A Country Report adopted by the EU Commission today is highly critical of Ireland's health system, which it says "faces a crisis of cost-effectiveness".

The report states "year after year significant overspends are recorded in healthcare, yet process and output measurements do not reveal an improvement in performance. Neither are the persistent deficits attributable to any major expansion in service provision".

The report was part of the economic policy recommendations for each of the 28 EU states under the EU’s "European Semester" process, aimed at co-ordinating budget policy across the member states. 

The Commission says despite Ireland’s young population (relative to other European states) - which should mean lower per capita health spending, as older people are the biggest consumers of health care - "Ireland is one of the highest per capita spenders on health in the EU and the ageing of the population is likely to lead to higher spending and fiscal sustainability concerns".

It says: "Considerable scope exists for savings to be made, potentially freeing up resources for ambitious reform plans", notably Sláintecare. It says the cost of implementing Sláintecare will be high, but not implementing it would be even costlier.

The report says much of the cost problems of the Irish health service lie in the hospital system: "Public hospitals constitute an area where the cost-effectiveness crisis is most acute. Over the 2014-2017 period expenditure increased by 17% while outputs remained relatively flat and waiting times increased sharply.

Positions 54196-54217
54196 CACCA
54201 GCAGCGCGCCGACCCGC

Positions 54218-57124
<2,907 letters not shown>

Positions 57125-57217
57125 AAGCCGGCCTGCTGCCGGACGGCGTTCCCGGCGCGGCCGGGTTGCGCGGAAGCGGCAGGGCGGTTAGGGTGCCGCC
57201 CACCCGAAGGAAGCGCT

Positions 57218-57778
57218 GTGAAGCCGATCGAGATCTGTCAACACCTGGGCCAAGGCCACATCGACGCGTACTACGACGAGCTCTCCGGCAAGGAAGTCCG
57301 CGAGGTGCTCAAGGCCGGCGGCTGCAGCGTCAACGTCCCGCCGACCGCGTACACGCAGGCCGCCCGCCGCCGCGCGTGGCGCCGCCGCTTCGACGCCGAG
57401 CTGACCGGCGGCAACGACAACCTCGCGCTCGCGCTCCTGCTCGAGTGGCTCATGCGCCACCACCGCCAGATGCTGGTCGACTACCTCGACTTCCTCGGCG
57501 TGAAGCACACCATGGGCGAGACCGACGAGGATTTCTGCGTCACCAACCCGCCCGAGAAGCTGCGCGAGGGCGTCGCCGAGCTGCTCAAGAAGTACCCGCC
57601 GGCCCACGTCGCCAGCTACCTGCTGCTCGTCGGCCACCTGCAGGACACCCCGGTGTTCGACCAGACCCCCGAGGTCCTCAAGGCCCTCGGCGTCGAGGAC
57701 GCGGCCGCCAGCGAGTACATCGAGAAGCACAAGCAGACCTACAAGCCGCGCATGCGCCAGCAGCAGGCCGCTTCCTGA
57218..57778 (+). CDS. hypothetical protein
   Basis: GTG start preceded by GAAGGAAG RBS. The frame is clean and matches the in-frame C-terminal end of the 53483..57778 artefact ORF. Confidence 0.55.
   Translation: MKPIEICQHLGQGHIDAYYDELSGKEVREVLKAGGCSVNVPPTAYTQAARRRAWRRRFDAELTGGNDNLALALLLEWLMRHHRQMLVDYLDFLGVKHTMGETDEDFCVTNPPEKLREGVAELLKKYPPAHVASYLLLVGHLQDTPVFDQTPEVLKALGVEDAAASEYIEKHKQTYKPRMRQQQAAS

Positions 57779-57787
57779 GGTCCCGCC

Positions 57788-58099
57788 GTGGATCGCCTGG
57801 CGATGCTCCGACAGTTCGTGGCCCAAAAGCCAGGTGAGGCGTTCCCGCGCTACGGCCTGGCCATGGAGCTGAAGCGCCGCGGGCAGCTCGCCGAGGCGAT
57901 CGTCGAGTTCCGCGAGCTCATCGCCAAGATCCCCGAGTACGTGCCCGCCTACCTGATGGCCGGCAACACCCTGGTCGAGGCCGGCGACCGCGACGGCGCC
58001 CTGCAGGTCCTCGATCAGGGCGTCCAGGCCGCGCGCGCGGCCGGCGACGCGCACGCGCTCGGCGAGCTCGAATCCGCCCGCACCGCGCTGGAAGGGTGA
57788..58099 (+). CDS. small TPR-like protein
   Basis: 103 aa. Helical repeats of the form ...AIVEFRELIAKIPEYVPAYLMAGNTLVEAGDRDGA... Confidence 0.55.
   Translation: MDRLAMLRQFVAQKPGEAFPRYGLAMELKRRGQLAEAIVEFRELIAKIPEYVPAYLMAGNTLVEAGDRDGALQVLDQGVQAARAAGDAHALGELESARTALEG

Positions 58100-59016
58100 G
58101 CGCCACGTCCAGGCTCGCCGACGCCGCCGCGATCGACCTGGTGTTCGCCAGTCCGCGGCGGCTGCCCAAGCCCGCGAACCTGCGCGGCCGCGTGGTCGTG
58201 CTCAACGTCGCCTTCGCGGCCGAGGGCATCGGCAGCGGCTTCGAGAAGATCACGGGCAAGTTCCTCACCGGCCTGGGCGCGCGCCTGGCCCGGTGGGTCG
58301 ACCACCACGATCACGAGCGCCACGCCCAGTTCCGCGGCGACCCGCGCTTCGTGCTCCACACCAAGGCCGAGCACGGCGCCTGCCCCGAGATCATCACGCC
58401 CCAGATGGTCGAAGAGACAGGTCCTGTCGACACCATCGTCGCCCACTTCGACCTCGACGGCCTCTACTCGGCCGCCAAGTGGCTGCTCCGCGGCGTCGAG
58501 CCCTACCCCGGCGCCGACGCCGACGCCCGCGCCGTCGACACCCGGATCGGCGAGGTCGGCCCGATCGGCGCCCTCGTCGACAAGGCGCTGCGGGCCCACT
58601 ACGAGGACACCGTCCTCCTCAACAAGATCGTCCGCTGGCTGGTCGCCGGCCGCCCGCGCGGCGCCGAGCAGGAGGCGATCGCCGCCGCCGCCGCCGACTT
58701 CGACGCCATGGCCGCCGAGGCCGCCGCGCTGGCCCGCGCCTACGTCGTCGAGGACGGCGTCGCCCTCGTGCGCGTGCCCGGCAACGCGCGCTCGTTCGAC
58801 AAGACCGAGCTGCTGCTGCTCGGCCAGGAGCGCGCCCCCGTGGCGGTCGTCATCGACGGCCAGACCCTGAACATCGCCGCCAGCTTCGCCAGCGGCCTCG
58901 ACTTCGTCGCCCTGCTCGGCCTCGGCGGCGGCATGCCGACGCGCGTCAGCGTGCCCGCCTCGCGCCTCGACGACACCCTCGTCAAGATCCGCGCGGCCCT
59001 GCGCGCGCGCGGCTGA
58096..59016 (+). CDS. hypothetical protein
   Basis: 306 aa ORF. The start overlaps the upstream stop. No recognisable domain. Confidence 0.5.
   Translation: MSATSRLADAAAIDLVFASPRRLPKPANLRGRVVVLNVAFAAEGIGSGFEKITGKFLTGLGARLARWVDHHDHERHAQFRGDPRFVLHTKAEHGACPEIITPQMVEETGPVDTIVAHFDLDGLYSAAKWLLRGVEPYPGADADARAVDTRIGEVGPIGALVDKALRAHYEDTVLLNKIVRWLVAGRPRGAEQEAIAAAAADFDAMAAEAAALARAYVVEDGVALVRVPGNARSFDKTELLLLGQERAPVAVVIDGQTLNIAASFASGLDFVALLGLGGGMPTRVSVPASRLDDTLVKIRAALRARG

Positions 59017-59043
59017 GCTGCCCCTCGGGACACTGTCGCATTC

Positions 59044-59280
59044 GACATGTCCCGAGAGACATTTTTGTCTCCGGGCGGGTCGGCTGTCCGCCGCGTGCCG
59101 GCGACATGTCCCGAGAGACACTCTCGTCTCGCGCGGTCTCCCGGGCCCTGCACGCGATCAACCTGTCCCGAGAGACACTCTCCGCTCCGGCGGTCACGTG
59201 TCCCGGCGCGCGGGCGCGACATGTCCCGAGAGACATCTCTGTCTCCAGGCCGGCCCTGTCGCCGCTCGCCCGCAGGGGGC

Compared with other EU countries, Ireland has the highest occupancy rate for one of the lowest numbers of hospital beds per 1000 population. Efforts to implement Activity-Based Funding, as well as Performance and Accountability Frameworks, have only had limited success so far and there has been little progress since the 2015 Flory Report, which stressed the need for hospitals to produce realistic annual efficiency improvement plans".

It slates the management of money in the health system, and says this partly explains the constant over-runs in the health budget: "Budget management is weak across all levels of the health system. The framework of accountability for expenditure under the Health Service Executive to parliament is highly complex, and the HSE has repeatedly struggled to effectively manage a budget and stay within it, despite subsequent annual increases in expenditure.

"Comprehensive planning and funding models are either non-existent, poorly functioning or unconnected locally and regionally. Governance and accountability are hampered by lack of data on health workforce and private practice. For 2019, the Department of Health plans to increase the budget allocation for the HSE while requiring it to avoid overspends."

It says more money will be needed to address even basic health care access, such as GP visits and the development of primary healthcare centres to take the strain off the hospital system: "Access to some core health services is still not universal in Ireland. An outlier in the EU, only around 50% of the Irish population are covered for the costs of general practitioner visits, and general practitioners are reluctant to see both coverage and service provision expanded without a commensurate change in remuneration.

"Without the expansion of coverage under Sláintecare, patients will continue to use hospital services for conditions that should normally be treated in primary care settings. Strong investment needs remain in order to deliver care at its lowest point of complexity."